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By Ben Seal | October 28, 2018 at 08:00 PM

What does it take for a law firm to excel in today’s rapidly evolving legal industry?

It’s not just record revenue and profits, though they are certainly part of the equation. It’s about providing the highest level of client work and service on the most crucial matters to those clients. And beyond that, there is the question of innovation—the search for new and untested methods for meeting the firm’s and clients’ goals; the adoption of new technologies to enhance and make more efficient a firm’s offerings; the ingenuity to see what’s coming and harness its power. And if ever a firm should forget the law’s legacy as a profession, there is the responsibility to focus on pro bono and diversity initiatives.

Quite frankly, it’s a lot to consider. To excel—to truly stand apart in a marketplace more crowded than ever with elite competition—requires a graceful balancing act. It takes a cohesive structure designed to keep disparate moving parts working toward the same goal and functioning at the highest level. The American Lawyer’s finalists for Best Law Firm of the Year managed to pull off this trick, turning in an impressive combination of groundbreaking work, creative vision and financial success.

Our seven finalists represent, among them, many of the world’s biggest companies on some of the most critical matters. At the same time, they also represent the best of what the industry has to offer—and where it’s headed. They are presented here in alphabetical order.

Cleary Gottlieb Steen & Hamilton

Cleary served as antitrust counsel to the Dow Chemical Co. in its $130 billion merger of equals with DuPont, securing clearance in markets from Brazil to China. In the historic judicial reorganization of Brazilian telecommunications giant Oi SA, the firm was international counsel to a group of creditors whose reorganization plan was ultimately adopted. The firm also acted as global M&A and antitrust counsel to French ophthalmic lens company Essilor in its $46 billion combination with eyewear leader Luxottica, and delivered victories for Brazilian oil company Petrobras in securities litigation tied to the massive corruption scandal known as Operation Car Wash.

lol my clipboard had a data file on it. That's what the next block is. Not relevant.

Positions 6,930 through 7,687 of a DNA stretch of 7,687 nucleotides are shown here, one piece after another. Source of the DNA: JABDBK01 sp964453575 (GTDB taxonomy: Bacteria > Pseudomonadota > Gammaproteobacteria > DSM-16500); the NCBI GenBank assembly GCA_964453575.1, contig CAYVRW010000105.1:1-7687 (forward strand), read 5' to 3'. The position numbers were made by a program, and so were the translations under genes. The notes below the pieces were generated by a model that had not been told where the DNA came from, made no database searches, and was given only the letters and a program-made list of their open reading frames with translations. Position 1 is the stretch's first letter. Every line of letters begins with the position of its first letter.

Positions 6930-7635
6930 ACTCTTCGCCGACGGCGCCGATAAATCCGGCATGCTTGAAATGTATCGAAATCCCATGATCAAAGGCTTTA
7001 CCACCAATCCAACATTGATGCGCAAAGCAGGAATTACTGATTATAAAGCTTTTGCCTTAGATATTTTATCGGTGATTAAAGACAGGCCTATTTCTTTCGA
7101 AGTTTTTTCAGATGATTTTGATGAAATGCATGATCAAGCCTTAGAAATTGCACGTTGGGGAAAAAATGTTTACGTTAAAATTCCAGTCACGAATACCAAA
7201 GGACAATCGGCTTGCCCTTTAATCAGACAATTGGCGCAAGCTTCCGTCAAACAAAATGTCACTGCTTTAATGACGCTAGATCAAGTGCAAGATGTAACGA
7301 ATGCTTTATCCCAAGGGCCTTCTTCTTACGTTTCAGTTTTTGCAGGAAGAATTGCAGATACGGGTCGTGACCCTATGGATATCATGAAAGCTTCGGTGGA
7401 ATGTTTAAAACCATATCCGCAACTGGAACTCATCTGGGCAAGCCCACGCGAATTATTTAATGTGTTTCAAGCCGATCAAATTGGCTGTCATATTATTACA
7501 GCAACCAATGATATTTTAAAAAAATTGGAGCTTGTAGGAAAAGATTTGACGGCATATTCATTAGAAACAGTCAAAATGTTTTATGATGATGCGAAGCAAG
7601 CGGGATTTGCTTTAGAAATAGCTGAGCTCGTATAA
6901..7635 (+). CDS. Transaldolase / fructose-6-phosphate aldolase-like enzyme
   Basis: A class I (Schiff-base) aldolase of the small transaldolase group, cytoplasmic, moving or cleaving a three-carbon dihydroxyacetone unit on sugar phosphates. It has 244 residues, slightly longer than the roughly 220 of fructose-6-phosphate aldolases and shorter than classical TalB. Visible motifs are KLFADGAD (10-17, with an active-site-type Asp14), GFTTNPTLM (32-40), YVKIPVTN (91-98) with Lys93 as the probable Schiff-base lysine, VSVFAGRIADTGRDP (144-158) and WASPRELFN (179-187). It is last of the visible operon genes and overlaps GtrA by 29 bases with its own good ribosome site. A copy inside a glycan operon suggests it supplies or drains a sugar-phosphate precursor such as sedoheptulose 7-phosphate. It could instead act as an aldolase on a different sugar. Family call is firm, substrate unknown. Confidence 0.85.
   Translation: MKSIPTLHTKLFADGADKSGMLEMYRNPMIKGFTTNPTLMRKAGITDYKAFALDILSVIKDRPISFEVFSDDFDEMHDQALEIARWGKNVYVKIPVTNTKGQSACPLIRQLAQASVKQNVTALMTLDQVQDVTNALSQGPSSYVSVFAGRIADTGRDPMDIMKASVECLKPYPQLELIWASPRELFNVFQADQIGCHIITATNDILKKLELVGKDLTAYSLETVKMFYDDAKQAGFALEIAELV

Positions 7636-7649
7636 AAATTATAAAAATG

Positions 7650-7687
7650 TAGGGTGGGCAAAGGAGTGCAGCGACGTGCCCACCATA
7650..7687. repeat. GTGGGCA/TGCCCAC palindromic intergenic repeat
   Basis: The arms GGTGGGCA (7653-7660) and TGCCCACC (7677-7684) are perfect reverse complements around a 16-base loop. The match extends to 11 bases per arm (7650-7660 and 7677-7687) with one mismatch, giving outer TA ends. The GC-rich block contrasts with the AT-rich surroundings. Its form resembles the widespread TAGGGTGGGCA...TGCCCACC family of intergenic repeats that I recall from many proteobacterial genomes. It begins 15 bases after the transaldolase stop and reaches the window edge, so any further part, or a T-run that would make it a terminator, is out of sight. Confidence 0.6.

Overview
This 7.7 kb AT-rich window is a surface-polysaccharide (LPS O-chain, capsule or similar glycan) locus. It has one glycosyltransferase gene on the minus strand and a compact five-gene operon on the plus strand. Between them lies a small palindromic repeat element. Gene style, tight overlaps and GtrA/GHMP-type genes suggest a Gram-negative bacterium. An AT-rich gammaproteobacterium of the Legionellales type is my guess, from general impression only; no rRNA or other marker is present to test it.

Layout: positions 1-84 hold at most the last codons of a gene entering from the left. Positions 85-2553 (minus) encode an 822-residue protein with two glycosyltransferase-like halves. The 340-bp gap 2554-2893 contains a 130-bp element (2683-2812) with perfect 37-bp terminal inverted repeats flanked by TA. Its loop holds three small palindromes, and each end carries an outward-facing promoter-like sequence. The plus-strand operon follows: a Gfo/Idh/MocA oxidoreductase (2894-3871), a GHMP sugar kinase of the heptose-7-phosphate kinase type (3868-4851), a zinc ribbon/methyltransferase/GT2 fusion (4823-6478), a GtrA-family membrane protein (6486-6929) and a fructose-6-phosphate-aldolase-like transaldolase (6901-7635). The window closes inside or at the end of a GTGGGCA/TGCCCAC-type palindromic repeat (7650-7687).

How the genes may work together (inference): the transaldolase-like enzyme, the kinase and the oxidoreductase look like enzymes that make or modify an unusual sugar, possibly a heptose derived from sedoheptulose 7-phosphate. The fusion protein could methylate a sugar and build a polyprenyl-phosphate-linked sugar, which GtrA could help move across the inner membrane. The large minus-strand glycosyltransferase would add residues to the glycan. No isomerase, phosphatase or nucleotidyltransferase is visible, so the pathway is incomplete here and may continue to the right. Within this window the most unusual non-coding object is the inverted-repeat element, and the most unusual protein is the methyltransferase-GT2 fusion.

Beyond its client representations, Cleary devoted its attention to the various refugee crises, hiring a full-time pro bono immigration attorney, sharpening its focus on refugees seeking resettlement, and responding hastily to President Donald Trump’s travel ban.

Cooley

From its seat in Palo Alto, California, Cooley represents a who’s who of the dominant tech companies changing the world day by day. The firm helped Facebook beat back a $15 billion multidistrict litigation over browser cookies. It won a Ninth Circuit ruling cementing Google’s trademark despite claims that it had become a generic term for using any internet search engine. It represented Snap in one of the tech world’s most closely watched IPOs. And the firm found time amid all that to advise Zeltiq Aesthetics on its $2.5 billion sale to Allergan.

Cooley has found a home at the center of a changing economy, and its bottom line has shown the benefits. The firm’s revenue kicked up 10.1 percent last year as it crossed the billion-dollar threshold, and its profits per equity partner rose 6.2 percent to exceed $2 million. It’s in the right place at the right time, and doing the work to stand out.

Cravath, Swaine & Moore

Cravath’s body of work speaks for itself. In the past year and change, the firm has advised Time Warner on its $109 billion acquisition by AT&T and the Linde Group in its $70 billion merger with Praxair. It’s handled a flood of corporate and litigation matters for Credit Suisse, and brought security to Qualcomm as both plaintiff and defendant in critical litigation over its patent licensing and modem chipset businesses.

All the while, Cravath was preparing for the future by investing its resources in artificial intelligence and data analytics. The firm now has two attorneys devoted to technological and legal service innovation, and it’s working on methods to improve the way its lawyers analyze judicial decisions, review contracts, and carry out investigations. And the firm is showing its commitment to diversity, inducting an all-female partner class and appointing its first female presiding partner while bringing on a summer associate class that was majority women and more than one-third attorneys of color.